On a brighter front for this football fan, who on a wet and predictably cold grand final weekend, has some serious ‘couch potato’ viewing to undertake, lol, I see that the news from the Carlton Football Club is what I had been waiting to hear. This is what the Club had to say.

‘The Carlton Football Club has acknowledged the marked improvement in the performance of its playing group, in reappointing Senior Coach Brett Ratten for the 2012 and 2013 seasons. The Board of Directors ratified the Club’s decision at a meeting at Visy Park last week, in the aftermath of a campaign which had seen Ratten coach his players to fifth place and complete their first finals victory in AFL competition since 2001.Carlton President Stephen Kernahan said the board was united in its resolve to retain Ratten, who had commandeered the team to one of its best seasons in more than a decade.  “We discussed with Brett at the beginning of the season that the team needed to continue to develop and show widespread improvement for him to be reappointed,” Kernahan said. “Brett has worked extremely hard on improving in all areas, not just footy-related, and we commend him on his achievements. We look forward to what possibilities lay ahead in the years to come.”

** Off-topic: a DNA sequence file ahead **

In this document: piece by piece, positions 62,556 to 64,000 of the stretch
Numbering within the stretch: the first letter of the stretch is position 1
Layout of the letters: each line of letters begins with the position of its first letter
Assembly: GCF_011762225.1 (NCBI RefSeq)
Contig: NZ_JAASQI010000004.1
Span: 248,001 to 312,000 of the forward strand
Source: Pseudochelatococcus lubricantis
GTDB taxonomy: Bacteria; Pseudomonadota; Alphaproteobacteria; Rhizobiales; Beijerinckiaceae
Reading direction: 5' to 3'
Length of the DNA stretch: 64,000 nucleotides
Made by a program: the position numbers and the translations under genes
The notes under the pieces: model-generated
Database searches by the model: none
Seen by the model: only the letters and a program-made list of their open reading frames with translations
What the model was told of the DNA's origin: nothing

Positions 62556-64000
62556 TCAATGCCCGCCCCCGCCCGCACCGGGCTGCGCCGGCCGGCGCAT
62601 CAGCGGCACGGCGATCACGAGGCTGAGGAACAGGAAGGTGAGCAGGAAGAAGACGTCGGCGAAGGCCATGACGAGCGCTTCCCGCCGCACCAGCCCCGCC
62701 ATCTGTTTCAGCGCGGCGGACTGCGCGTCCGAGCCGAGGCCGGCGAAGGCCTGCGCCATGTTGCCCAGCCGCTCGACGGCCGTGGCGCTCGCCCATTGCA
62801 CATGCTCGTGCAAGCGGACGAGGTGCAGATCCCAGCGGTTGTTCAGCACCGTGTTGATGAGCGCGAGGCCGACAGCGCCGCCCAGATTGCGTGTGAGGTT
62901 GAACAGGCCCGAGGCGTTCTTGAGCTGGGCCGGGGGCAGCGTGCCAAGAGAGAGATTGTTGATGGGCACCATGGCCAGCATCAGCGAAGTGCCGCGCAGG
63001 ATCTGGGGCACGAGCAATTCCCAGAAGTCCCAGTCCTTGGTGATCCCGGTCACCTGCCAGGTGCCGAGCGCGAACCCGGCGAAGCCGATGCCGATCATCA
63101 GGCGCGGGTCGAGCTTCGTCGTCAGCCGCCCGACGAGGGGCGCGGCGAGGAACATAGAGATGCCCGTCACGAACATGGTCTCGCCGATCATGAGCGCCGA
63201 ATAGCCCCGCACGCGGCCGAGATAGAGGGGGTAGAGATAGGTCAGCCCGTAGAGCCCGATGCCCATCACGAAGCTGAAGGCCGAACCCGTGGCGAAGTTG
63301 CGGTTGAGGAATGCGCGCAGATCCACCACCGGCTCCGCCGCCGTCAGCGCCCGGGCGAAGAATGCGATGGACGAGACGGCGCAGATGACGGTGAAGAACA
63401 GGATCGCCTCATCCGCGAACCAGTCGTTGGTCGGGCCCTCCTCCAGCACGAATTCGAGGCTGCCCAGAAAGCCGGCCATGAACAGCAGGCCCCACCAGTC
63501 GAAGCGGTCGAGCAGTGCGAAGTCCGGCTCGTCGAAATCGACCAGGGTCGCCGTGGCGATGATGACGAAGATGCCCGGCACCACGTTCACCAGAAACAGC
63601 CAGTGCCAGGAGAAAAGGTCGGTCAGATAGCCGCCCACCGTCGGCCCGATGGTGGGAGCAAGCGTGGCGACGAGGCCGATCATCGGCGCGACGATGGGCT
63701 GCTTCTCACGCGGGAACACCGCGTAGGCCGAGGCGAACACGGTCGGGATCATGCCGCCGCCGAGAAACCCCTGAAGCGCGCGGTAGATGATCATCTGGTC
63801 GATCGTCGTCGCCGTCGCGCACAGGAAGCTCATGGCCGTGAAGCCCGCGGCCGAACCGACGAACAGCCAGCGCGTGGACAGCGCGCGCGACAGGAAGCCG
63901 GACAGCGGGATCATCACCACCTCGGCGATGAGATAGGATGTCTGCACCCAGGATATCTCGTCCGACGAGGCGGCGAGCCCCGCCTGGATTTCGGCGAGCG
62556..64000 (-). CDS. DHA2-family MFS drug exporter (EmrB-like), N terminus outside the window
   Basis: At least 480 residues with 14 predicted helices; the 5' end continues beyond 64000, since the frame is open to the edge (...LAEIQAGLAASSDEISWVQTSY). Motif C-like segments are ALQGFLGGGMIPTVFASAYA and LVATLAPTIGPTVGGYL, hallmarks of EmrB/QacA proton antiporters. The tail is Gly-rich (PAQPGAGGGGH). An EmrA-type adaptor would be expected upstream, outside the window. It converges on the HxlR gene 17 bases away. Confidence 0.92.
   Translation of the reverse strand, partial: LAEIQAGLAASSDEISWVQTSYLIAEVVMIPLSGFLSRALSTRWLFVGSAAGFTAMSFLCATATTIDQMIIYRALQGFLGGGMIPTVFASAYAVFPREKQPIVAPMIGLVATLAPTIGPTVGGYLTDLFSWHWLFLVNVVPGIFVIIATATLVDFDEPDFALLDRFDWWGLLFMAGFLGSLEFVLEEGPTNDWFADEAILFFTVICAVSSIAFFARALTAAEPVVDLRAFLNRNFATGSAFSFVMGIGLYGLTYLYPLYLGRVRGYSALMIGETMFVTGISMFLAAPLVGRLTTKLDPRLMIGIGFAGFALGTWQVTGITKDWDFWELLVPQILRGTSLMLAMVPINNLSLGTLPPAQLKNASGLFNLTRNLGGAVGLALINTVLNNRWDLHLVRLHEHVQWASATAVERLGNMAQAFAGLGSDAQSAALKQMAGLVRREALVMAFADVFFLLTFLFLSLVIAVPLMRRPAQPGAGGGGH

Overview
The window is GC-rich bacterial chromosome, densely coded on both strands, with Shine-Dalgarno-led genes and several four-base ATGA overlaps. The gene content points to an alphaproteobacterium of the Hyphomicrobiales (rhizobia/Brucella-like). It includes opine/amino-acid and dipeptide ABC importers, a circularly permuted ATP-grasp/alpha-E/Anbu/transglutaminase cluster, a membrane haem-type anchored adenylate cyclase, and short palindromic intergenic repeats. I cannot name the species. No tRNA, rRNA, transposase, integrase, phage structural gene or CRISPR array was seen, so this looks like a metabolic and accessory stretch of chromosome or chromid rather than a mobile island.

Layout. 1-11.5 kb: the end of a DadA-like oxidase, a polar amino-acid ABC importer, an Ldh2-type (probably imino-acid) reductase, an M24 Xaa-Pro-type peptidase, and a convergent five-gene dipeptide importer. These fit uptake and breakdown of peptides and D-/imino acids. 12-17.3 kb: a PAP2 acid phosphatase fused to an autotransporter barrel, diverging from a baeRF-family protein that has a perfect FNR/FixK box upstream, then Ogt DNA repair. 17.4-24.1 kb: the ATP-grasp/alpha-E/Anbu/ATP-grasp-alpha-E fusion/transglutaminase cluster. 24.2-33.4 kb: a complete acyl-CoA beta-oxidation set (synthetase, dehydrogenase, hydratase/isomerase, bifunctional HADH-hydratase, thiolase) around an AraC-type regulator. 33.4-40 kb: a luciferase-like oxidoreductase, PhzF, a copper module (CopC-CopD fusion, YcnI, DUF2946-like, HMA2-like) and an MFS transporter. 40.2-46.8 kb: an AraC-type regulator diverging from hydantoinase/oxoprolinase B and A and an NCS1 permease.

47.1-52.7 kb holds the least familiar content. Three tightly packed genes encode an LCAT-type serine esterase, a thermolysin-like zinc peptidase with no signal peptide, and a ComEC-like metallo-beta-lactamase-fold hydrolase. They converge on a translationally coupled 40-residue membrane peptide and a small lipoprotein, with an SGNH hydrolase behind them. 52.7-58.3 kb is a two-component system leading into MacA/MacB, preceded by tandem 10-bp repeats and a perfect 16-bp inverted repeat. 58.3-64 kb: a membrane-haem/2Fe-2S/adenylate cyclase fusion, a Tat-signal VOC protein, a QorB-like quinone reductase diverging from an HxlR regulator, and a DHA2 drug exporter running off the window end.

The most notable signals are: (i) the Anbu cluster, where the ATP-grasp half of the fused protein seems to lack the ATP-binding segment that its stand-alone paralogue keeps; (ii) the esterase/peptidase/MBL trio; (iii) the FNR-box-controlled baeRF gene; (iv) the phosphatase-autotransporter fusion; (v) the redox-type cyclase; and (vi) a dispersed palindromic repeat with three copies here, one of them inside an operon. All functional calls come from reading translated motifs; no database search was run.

Ratten, a 255-game Carlton premiership player, triple club best and fairest and dual All-Australian, was first appointed caretaker coach in July of 2007, before signing on as Senior Coach for two years.\  In his first full season at the helm, Carlton finished eleventh with 10 wins and in his second seventh with 13, only to be eliminated by Brisbane at the Gabba in the first week of the 2009 finals series. The 2010 season again ended with a narrow elimination final loss, this time to Sydney by five points at ANZ Stadium.  With the inclusion of three new Assistant Coaches, Ratten took the team to fifth place, culminating in its 62-point elimination final victory over Essendon at the MCG before the heart-breaking three point loss to West Coast in the semi-final in Perth.